COVID-19 has had an undeniable effect on the U.S. economy. In the housing market, increased interest in single-family, new-construction homes has given builders a bright spot in the crisis. Builder confidence in this market has now reached a 35-year high, but builders are not out of the woods yet.
Potential homebuyers are showing up in hoards (figuratively speaking, we hope) this fall with a keen interest in new-construction homes. Buyers looking to take advantage of record-low interest rates are knocking on model home doors, seeking improved living arrangements with more space and functionality. The market sentiment for single-family homes is positive, but rising lumber prices are tempering home builders’ excitement for booming business.
Many white-collar workers are staring down an indefinite stretch of remote working arrangements, with some large tech companies even considering making the change to remote work permanent. The COVID-19 pandemic has forced workers to make big shifts in their everyday life. These lifestyles changes, along with low interest rates, have prompted a new wave of homebuyers.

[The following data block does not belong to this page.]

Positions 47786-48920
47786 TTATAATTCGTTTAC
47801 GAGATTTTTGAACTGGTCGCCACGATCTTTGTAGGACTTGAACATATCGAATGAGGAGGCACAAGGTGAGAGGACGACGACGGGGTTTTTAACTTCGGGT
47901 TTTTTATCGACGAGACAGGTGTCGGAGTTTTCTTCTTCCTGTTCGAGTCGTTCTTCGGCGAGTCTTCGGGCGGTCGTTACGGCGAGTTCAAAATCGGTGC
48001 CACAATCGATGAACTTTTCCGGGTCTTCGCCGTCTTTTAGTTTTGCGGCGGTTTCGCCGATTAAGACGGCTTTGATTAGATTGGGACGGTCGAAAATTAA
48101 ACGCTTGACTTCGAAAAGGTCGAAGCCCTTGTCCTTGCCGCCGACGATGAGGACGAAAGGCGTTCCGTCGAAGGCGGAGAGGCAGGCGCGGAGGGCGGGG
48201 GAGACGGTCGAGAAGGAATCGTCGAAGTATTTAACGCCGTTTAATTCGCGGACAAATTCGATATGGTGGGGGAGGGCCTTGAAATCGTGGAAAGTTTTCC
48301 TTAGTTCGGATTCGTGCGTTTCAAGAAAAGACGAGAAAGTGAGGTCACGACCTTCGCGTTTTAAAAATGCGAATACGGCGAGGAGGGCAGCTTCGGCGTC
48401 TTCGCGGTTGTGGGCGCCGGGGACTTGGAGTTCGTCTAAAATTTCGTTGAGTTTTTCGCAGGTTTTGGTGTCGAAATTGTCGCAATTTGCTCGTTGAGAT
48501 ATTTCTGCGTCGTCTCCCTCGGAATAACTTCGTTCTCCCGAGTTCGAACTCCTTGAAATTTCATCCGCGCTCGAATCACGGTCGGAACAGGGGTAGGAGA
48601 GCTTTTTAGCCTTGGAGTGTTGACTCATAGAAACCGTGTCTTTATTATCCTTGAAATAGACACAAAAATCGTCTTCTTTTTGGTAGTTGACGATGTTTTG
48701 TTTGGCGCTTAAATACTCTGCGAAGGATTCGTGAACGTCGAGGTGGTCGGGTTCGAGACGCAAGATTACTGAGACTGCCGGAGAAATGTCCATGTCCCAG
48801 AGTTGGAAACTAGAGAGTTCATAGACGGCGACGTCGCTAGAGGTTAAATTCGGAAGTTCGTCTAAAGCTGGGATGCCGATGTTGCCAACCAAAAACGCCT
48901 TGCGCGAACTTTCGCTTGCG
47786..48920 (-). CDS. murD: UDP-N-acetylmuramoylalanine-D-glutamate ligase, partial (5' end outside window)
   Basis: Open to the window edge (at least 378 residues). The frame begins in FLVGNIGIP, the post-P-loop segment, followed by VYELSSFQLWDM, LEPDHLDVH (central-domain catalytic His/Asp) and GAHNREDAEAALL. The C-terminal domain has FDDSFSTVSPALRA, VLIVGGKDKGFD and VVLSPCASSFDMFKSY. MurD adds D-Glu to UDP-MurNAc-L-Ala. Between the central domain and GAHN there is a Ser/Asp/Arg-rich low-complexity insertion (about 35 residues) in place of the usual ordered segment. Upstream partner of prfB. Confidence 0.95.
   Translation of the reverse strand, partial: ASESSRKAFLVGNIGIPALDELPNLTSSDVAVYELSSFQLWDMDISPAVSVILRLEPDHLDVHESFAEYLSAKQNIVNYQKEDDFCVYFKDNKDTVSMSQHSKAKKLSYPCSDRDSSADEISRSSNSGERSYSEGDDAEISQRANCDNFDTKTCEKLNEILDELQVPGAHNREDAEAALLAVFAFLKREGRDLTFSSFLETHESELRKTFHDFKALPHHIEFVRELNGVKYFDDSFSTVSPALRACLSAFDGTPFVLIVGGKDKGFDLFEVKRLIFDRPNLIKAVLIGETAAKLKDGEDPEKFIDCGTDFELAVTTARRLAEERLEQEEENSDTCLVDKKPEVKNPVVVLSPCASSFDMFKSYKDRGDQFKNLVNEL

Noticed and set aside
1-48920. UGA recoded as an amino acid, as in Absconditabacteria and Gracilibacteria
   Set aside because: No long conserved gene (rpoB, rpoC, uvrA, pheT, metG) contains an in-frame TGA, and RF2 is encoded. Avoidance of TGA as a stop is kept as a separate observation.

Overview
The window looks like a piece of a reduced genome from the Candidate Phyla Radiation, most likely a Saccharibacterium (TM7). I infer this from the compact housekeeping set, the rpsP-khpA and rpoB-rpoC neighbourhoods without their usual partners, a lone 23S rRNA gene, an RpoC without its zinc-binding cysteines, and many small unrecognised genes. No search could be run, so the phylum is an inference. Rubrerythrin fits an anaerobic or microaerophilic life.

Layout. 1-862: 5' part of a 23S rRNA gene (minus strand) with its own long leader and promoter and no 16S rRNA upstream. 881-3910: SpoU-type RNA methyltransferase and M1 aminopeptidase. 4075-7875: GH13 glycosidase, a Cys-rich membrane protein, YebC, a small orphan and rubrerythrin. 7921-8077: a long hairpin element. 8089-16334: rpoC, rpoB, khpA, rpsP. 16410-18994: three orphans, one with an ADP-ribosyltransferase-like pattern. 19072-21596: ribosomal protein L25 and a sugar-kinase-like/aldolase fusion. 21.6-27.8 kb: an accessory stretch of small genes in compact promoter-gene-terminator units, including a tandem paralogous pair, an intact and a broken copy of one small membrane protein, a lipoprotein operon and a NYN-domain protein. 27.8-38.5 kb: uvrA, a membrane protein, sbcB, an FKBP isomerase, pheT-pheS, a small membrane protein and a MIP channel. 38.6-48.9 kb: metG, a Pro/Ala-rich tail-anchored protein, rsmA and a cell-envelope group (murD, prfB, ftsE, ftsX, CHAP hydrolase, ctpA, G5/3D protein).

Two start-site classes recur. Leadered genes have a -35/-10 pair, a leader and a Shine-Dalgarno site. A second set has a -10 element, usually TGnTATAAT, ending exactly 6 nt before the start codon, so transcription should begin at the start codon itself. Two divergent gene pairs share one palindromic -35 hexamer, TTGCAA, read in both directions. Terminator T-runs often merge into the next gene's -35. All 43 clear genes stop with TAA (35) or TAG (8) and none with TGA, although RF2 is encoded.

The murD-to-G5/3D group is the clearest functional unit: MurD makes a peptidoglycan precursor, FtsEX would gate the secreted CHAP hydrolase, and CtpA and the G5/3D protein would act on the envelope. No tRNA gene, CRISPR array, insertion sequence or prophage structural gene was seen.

Unfortunately for builders, the pandemic has had a much harder impact on blue-collar workers and a negative impact on supply and demand. While office workers sit on their couches and open up their laptops to Zillow, places like lumber mills and factories had no choice but to shut down during the height (if that is even past us) of the pandemic.
Many lumber mills and factories remain closed or are dealing with severe labor shortages as these blue-collar workers are disproportionately affected by the pandemic and access to adequate health care.
Prior to shutdowns, the market was not expecting this type of boom in new-construction interest from homebuyers. Builders are now seeing lumber prices rise as a result of increased demand and dwindling supplies.
Mortgage rates hit record lows in early August, and while those have risen somewhat since then, it is unlikely that rates will skyrocket anytime soon. With no end to the pandemic in sight for the U.S., potential homebuyers will keep coming and builders will just have to deal with the premium on lumber for the foreseeable future.